GDP growth in the June quarter was a surprising 1%, which was well ahead of the market consensus pick of 0.8% and was the biggest quarterly rise in two years.
The magnitude of the increase means that the possibility of interest rate cuts – that had been brought up by the Reserve Bank – has likely been taken off the table.
The New Zealand dollar quickly gained from US66c before the news came out to about US66.4c.
Stats NZ said GDP per capita was up 0.5 percent in the June 2018 quarter, following a flat quarter in March.
Annual GDP growth for the year ended June 2018 was 2.7 percent.
The size of the economy in current prices was $289 billion.
Growth was broad-based, with 15 of 16 industries recording higher production. Mining was the only industry to decline, reflecting one-off factors.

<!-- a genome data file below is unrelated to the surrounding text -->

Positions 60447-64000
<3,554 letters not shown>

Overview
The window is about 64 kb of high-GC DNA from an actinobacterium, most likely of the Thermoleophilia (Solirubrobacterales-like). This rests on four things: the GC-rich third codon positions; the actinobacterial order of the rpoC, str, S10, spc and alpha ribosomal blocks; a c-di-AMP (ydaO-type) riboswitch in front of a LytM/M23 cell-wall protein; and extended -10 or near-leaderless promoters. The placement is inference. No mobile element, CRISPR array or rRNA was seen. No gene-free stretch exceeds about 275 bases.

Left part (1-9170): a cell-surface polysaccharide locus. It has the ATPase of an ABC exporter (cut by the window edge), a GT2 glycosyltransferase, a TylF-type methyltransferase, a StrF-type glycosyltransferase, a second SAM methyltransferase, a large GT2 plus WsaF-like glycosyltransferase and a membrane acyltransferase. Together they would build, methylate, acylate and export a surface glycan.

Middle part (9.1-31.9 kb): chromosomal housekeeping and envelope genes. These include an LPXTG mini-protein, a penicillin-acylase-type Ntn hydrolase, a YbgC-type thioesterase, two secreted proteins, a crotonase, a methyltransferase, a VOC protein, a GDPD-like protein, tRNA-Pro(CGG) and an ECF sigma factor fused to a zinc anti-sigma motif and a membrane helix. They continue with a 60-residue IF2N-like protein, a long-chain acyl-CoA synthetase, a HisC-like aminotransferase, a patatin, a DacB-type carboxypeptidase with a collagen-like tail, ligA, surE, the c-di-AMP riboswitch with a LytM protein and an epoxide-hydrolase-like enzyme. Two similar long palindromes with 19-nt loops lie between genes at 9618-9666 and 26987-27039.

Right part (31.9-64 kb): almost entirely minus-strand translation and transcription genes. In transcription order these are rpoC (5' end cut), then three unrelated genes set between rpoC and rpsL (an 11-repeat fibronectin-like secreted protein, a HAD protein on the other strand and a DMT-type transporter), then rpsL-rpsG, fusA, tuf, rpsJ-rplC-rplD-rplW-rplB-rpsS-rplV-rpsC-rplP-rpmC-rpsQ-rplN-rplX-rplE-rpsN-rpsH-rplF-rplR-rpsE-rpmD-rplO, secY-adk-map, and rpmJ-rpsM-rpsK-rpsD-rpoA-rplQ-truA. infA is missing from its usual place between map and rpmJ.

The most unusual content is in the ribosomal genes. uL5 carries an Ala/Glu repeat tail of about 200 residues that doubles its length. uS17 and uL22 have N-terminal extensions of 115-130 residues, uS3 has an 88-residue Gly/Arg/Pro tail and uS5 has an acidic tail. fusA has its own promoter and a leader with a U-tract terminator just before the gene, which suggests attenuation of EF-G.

“Once again service industries led growth. Goods-producing and primary industries also saw rises this quarter,” national accounts senior manager Susan Hollows said.
The largest contribution to growth came from agriculture, up 4.2 percent.
Growth of 1.0 percent in the service industries was broad-based, with all industries recording a lift.
“The real strength of services this quarter lay in a consistent performance across a range of industries,” Mrs Hollows explained.
Retail trade and accommodation, wholesale, and transport industries all rose, reflecting higher household spending.
Within primary industries, agriculture’s strong performance was supported by growth in forestry. A 20 percent fall in mining – its largest fall in 29 years – provided a strong offset.
“Quarterly growth in agriculture was the strongest since September 2014, with the dairy season ending well after earlier weather disruptions,” Mrs Hollows said. “An unplanned shutdown stalled gas production, which led to the fall in mining as well as some offset to manufacturing activity.”
Manufacturing was further affected by lower petroleum and chemical product manufacturing following a planned shutdown at Marsden Point refinery.
Growth in electricity generation was the largest in nine years, with wet and cold weather likely to have influenced both production and demand.